Argentine music festivals are all about moshing (they bounce insanely to everything), bad lip-syncing (some very creative mouth movements going on), illogical wristband-voucher-beer-buying methods (seriously, don’t ask) and public displays of affection (aka rampant snogging). Lisa Goldapple reports from Buenos Aires HotFest 2010.
Christmas in Argentina, as those with even the most rudimentary grasp of geography will know, occurs at the height of summer. With that in mind, you’d be forgiven for assuming that the locals in this part of the world have sensibly revamped their yuletide festivities to take account of the hot weather. Assume again.
Walk down Buenos Aires’s central shopping street, Avenida Florida, and you’d be forgiven for presuming that Argentine music tastes encompass just one genre: tango. So where should you be heading to catch the city’s hottest bands? Here’s a rundown offering something for all tastes.
International directors have long been seduced by Argentina. Films shot here include ‘Highlander II’, Wong Kar-Wai’s ‘Happy Together’, Francis Ford Copolla’s ‘Tetro’ and even ‘Seven Years in Tibet’. However, if you want a foreign film fix to improve your Spanish and learn about the dynamics of the country’s civil unrest, then rent a classic Argentine film.
If mountains + music = your idea of a good time and you fancy a bit of high-brow Argentina culture at the foothills of the Andes, then head to Bariloche in October for the annual Semana Musical Llao Llao, one of the largest international classical music events in Latin America.
Since the year 2000, a classical music festival has taken place on the Mendoza Wine Route during each Easter week. Ten years later, the festival has become one of the area’s most popular musical events, performed in natural settings and at churches and wineries.
Porteños need little encouragement to deem a day a holiday, set off fireworks or… drink champagne. Any excuse for a party, right? Well, in Buenos Aires you can quaff Chandon, dramatically exclaim ¡qué frío! (very local) and people-watch – all under the umbrella of ‘high-brow’ – by throwing in an art fix. This year is the 10th Anniversary of Gallery Nights – late night openings which fall on the last Friday of every month until November, organized by art magazine Arte al Dia, adn Cultura (La Nacion newspaper), and the Ministry of Culture of Buenos Aires.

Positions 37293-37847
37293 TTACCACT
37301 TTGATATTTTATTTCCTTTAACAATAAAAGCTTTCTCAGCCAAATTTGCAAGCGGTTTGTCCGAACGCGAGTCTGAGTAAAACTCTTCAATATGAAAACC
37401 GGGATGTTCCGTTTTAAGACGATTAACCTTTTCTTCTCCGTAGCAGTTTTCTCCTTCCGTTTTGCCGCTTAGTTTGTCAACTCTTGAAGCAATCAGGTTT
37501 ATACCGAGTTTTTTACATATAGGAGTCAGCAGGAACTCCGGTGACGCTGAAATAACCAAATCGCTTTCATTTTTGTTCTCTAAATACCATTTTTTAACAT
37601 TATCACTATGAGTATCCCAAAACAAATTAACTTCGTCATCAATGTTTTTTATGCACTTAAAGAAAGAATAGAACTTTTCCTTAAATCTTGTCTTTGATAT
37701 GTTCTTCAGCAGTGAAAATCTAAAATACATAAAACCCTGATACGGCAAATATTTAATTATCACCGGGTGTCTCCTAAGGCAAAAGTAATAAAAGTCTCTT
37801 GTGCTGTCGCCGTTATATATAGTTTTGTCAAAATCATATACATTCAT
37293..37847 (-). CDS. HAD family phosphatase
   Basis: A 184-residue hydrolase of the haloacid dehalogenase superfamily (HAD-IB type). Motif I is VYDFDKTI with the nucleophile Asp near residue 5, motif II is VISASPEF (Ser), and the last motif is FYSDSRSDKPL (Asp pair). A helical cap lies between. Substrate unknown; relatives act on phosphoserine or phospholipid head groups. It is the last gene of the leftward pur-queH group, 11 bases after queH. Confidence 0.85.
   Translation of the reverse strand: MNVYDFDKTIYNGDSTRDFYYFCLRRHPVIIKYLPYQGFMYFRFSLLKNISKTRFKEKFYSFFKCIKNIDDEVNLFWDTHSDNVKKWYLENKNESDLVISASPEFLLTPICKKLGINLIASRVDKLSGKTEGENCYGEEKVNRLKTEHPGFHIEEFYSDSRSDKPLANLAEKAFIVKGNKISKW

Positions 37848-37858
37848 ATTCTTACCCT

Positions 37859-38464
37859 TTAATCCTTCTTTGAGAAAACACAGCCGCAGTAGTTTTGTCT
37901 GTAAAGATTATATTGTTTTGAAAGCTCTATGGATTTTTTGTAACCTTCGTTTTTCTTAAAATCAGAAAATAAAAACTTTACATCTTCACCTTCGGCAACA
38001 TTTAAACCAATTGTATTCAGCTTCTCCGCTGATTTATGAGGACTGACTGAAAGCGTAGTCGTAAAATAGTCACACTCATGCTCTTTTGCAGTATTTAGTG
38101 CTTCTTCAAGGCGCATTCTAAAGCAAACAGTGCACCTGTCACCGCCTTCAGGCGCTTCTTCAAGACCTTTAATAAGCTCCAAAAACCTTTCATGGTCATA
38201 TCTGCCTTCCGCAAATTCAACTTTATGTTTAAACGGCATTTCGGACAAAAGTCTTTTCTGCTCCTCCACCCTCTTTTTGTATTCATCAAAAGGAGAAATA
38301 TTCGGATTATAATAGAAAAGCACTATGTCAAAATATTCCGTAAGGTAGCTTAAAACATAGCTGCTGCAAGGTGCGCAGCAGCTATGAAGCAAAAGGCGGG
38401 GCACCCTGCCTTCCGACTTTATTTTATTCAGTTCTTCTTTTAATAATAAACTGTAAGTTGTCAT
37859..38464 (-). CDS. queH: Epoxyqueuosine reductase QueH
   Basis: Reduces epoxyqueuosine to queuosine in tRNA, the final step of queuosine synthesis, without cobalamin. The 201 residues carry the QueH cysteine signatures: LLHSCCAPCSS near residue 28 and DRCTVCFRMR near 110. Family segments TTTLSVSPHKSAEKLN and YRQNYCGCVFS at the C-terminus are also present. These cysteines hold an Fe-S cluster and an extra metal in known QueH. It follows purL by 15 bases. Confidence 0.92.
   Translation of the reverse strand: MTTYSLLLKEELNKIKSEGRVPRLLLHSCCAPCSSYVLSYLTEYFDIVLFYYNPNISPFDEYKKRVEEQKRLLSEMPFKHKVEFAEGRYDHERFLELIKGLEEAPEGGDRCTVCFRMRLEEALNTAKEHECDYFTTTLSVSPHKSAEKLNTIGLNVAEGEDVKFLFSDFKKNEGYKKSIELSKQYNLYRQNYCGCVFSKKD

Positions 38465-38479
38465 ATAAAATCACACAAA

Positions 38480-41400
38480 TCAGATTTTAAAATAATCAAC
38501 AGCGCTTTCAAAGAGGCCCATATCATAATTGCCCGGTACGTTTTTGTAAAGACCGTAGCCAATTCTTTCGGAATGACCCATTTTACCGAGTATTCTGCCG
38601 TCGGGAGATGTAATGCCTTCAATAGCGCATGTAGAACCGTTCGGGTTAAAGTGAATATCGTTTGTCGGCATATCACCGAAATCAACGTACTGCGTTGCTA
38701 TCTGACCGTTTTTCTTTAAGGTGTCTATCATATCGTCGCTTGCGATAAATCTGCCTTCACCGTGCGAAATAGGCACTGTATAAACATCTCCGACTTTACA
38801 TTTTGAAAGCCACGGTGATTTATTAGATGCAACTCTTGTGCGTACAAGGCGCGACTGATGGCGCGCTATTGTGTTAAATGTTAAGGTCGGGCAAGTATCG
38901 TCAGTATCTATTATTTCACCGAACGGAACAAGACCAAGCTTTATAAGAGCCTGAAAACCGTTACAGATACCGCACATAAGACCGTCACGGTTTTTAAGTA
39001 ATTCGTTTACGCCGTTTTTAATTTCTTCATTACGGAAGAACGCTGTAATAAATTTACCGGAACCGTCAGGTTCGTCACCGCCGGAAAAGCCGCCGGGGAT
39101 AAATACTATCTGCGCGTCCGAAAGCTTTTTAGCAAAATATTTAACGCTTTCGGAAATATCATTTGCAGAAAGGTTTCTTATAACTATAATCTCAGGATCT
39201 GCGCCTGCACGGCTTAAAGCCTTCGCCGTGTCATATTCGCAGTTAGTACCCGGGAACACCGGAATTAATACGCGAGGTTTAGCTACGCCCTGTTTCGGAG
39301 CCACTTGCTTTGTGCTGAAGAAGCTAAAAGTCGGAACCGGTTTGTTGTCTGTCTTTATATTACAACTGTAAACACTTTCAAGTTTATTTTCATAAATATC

Just after midnight, one drizzly Friday morning in the poor Buenos Aires neighbourhood of Abasto, I wandered through a rusty door. Inside the cavernous Club Atlético Fernandez Fierro, The Stooges’ ‘I Wanna Be Your Dog’ echoed, anti-globalist art was lit up under a roving mirror ball and students knocked back the cheap Italian liqueur fernet mixed with cola. It was clear this wasn’t the average stuffy tango hall
“When I first heard about Santi, I thought he was like all the other kids that play polo – rich, privileged and born with a silver spoon in his mouth,” says Nathaniel McCullogh, the English director of the recently released documentary film ‘The Polo Kid‘.
The film follows Santi as he tries to climb the ladder towards the pinnacle of a 10-goal handicap. It moves from Florida to Mexico and then to Argentina, the game’s spiritual home and birthplace of Santi’s polo-playing father to whom the film is dedicated. Miguel Torres was a professional player who emigrated to America in the 1980s and who died during filming…
Notwithstanding what happened recently in South Africa, there is one sport where Argentina dominates the world, and has done for over seventy years. Polo is a true national sport in the country and its popularity is second only to football. Championship matches in Argentina’s two biggest polo fields, in Palermo (in downtown Buenos Aires) and at the Hurlingham Club in the suburbs, attract huge crowds. During the season, games are televised almost daily…